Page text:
Second, he says that democratic oversight of these institutions is a mirage. He argues that Britons do not control the NHS and Americans do not control the U.S. Postal Service. It is true, of course, that our countries are not really representative democracies; they are unduly influenced by a power elite of extremely rich people. But this is an argument for deepening democracy, not eliminating public services!

Finally, Mr. D'Souza says that the market is already a democracy, because we vote with our dollars. This is laughable: if the market is a democracy, it is one in which some people get zero votes and other people get a hundred billion. If the U.S. government ran on this principle, would anyone call it fair? Without equality, the right to participate is a sham. A marketplace with wealth concentrated in a few hands is much more like a feudal system than anything deserving the label "democracy."

Courtesy of Nathan Robinson
Courtesy of Nathan Robinson Courtesy of Nathan Robinson

We also have data showing that countries with more socialist policies (strong labor unions, public ownership, high government expenditure on education and health and redistributive taxation) are better off. Mr. D'Souza actually partly concedes this in United States of Socialism, saying that he does not "deny that [Nordic] socialism works to a point." He only contests that it can be "imported here." He then proceeds to give an unconvincing argument that "our type of society doesn't permit" us to have the successes of Scandinavia, because Nordic socialism is built on a unique ethic of solidarity and unification.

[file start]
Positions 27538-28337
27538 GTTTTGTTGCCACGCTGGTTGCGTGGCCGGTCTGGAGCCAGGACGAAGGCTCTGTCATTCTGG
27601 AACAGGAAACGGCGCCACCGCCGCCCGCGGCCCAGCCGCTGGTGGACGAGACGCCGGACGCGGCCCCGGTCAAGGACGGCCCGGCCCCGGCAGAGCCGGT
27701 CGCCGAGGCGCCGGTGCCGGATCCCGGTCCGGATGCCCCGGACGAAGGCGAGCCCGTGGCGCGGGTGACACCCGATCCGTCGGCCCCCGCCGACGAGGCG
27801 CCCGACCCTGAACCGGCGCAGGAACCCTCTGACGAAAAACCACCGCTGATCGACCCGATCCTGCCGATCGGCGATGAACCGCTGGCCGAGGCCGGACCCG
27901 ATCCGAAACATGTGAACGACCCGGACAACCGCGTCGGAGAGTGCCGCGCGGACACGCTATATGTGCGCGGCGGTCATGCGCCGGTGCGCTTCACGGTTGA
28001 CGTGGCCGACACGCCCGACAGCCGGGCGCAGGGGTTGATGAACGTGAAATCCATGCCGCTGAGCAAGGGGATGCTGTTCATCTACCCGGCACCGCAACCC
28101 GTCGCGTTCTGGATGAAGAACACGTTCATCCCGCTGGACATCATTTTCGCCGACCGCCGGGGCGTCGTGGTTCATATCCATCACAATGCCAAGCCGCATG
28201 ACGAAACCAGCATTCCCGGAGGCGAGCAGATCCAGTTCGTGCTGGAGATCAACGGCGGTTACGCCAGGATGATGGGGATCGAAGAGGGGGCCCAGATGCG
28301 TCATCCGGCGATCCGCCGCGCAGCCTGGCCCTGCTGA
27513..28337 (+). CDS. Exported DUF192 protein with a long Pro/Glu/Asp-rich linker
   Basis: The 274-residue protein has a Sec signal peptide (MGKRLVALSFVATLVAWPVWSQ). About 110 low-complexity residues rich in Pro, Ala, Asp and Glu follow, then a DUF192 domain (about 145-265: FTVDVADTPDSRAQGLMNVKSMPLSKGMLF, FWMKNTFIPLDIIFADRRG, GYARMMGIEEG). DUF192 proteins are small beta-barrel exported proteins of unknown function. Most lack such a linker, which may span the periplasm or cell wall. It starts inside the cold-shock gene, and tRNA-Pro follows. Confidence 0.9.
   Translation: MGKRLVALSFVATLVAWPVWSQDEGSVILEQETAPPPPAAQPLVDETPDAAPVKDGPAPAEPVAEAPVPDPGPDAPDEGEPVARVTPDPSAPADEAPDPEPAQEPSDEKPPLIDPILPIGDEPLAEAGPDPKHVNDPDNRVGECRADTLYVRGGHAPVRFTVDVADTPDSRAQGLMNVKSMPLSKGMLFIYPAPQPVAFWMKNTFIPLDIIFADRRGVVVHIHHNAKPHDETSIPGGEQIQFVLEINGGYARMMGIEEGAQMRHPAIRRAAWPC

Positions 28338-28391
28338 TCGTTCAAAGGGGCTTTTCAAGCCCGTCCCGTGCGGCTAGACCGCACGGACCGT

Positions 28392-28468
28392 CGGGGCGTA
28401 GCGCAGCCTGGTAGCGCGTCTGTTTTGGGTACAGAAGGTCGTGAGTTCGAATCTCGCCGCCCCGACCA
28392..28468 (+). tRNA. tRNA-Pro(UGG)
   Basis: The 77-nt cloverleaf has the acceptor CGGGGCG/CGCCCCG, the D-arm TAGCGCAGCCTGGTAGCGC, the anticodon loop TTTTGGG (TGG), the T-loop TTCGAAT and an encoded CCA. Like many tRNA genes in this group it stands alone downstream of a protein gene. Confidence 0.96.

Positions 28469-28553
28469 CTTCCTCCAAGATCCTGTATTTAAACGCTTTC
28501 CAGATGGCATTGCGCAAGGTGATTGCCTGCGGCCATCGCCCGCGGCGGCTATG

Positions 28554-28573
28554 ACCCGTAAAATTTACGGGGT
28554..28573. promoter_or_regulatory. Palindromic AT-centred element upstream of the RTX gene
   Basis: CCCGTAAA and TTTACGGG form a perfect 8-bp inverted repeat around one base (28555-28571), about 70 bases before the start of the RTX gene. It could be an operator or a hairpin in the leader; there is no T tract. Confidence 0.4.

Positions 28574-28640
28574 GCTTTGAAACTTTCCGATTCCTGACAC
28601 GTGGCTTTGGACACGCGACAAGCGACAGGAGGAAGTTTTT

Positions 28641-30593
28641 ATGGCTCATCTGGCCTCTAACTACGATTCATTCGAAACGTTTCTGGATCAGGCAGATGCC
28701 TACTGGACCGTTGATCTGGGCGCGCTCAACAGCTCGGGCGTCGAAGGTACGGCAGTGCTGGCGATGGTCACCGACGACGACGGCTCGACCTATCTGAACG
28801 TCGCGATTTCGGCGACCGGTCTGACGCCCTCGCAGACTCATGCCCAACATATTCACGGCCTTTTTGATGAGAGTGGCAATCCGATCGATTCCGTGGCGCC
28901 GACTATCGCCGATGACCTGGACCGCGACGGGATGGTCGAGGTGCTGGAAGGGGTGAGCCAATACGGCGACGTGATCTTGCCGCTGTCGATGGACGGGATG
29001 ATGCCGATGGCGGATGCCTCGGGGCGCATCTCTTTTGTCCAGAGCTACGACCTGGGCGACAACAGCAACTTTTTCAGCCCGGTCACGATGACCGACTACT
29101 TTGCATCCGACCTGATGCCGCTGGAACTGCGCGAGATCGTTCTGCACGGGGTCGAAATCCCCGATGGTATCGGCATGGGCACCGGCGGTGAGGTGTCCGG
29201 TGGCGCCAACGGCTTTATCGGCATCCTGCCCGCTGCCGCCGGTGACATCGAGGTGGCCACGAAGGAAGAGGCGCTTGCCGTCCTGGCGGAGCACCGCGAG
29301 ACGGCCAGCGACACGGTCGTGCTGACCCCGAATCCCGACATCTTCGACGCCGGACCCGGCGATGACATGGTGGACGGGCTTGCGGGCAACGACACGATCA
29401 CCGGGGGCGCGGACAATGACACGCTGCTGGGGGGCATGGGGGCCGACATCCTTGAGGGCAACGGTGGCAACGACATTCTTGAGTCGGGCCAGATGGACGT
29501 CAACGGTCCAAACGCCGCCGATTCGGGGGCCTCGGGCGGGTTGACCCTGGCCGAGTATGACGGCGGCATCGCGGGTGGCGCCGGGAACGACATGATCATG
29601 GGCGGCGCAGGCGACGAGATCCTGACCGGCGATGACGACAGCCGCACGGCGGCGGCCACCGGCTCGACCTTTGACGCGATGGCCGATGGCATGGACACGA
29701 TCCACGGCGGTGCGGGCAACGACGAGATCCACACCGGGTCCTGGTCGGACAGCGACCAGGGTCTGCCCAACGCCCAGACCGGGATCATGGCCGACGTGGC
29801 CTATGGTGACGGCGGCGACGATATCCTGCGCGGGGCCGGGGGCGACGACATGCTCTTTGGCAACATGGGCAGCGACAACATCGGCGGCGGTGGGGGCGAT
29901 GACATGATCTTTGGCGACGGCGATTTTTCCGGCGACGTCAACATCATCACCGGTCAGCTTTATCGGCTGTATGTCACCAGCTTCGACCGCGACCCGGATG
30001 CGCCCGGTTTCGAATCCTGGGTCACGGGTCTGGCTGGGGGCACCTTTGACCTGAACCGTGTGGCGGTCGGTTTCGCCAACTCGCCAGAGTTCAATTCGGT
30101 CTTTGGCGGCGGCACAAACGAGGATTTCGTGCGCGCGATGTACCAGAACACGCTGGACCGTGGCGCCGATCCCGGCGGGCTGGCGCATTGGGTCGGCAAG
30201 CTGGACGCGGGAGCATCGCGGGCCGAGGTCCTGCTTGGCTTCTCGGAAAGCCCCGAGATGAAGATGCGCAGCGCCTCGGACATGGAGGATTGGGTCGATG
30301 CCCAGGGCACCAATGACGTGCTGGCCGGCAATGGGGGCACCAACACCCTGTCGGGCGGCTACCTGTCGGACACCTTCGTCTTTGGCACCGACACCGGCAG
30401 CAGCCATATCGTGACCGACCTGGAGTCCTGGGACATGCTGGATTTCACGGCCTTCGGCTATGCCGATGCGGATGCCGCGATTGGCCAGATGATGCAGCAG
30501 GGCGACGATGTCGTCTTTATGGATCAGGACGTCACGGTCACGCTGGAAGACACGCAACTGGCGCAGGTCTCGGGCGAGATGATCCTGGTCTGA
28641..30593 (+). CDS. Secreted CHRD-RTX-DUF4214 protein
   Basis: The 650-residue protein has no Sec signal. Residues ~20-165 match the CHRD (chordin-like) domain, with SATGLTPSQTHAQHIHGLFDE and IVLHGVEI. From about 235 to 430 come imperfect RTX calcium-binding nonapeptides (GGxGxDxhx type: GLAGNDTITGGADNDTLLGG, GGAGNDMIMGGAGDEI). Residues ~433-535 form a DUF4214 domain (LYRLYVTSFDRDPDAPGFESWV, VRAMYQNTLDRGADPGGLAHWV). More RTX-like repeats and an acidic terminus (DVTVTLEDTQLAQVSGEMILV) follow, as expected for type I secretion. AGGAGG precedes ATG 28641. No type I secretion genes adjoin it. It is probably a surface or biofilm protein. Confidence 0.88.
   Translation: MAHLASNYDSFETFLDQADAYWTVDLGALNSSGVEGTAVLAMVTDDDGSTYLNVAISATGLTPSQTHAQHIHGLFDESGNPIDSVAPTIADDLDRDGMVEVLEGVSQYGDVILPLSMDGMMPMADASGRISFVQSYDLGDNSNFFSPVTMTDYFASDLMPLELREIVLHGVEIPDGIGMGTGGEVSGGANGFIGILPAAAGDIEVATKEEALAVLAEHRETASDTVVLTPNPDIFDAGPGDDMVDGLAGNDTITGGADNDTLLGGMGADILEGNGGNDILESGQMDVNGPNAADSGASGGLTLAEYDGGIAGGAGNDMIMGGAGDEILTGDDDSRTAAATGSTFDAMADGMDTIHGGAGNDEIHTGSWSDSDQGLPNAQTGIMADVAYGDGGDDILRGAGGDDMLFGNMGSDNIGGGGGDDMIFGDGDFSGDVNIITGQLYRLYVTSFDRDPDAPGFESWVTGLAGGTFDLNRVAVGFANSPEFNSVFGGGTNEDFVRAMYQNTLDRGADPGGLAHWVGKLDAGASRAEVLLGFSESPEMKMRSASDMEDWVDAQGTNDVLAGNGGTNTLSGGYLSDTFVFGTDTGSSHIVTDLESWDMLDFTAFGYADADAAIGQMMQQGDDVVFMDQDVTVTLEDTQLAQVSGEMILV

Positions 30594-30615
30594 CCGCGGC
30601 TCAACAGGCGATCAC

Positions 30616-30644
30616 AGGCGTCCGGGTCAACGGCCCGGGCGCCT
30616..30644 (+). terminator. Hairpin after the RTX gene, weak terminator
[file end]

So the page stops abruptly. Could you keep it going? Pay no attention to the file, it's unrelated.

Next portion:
As I said, this is unconvincing. First, any country can fund medical services through taxes; health care financing models do not succeed or fail based on whether a populace eats lutefisk and performs the hallingdans. Second, this perspective simply reflects an unfamiliarity with the ideas espoused by American socialists. Bernie Sanders and the DSA are constantly talking about the need for social solidarity; you can hear it everywhere from Eugene Debs' "while there is a lower class, I am in it" speech to Sanders' plea to fight for those who are very different from ourselves.

Coronavirus has very clearly exposed some of the systemic dysfunctions that come from having profit-based health care. And that's not just my own opinion, it's what The Wall Street Journal found in an investigation that showed that for-profit hospitals were ill-prepared for a pandemic because stockpiling supplies for rare emergencies is costly.

The fact is that administering health care to the poorest people is never going to be very lucrative, which is why the free market can't be allowed to determine who gets health care. Today, American health care is excellent if you're a billionaire and it is terrible if you're homeless. In the U.K., your health care may not be quite as luxurious if you're rich (though Boris Johnson had nothing but praise for his NHS treatment), but you don't have to worry that having less money will mean less access to medicine.

Mr. D'Souza characterizes socialism as "evil," and in his book repeats all the antiquated old cliches that try to link Alexandria Ocasio-Cortez with Joseph Stalin. But look at the facts: In America, the "market" approach to coronavirus has led to bidding wars over essential medical supplies. Finland, on the other hand, was amply prepared, because a government that knows markets cannot be relied upon has been diligent in maintaining vital stockpiles. When it comes to coronavirus, Americans should wish their country was just a bit more socialist.

Nathan Robinson is the author of Why You Should Be a Socialist, published by All Points Books.

The views expressed in this article are the writer's own.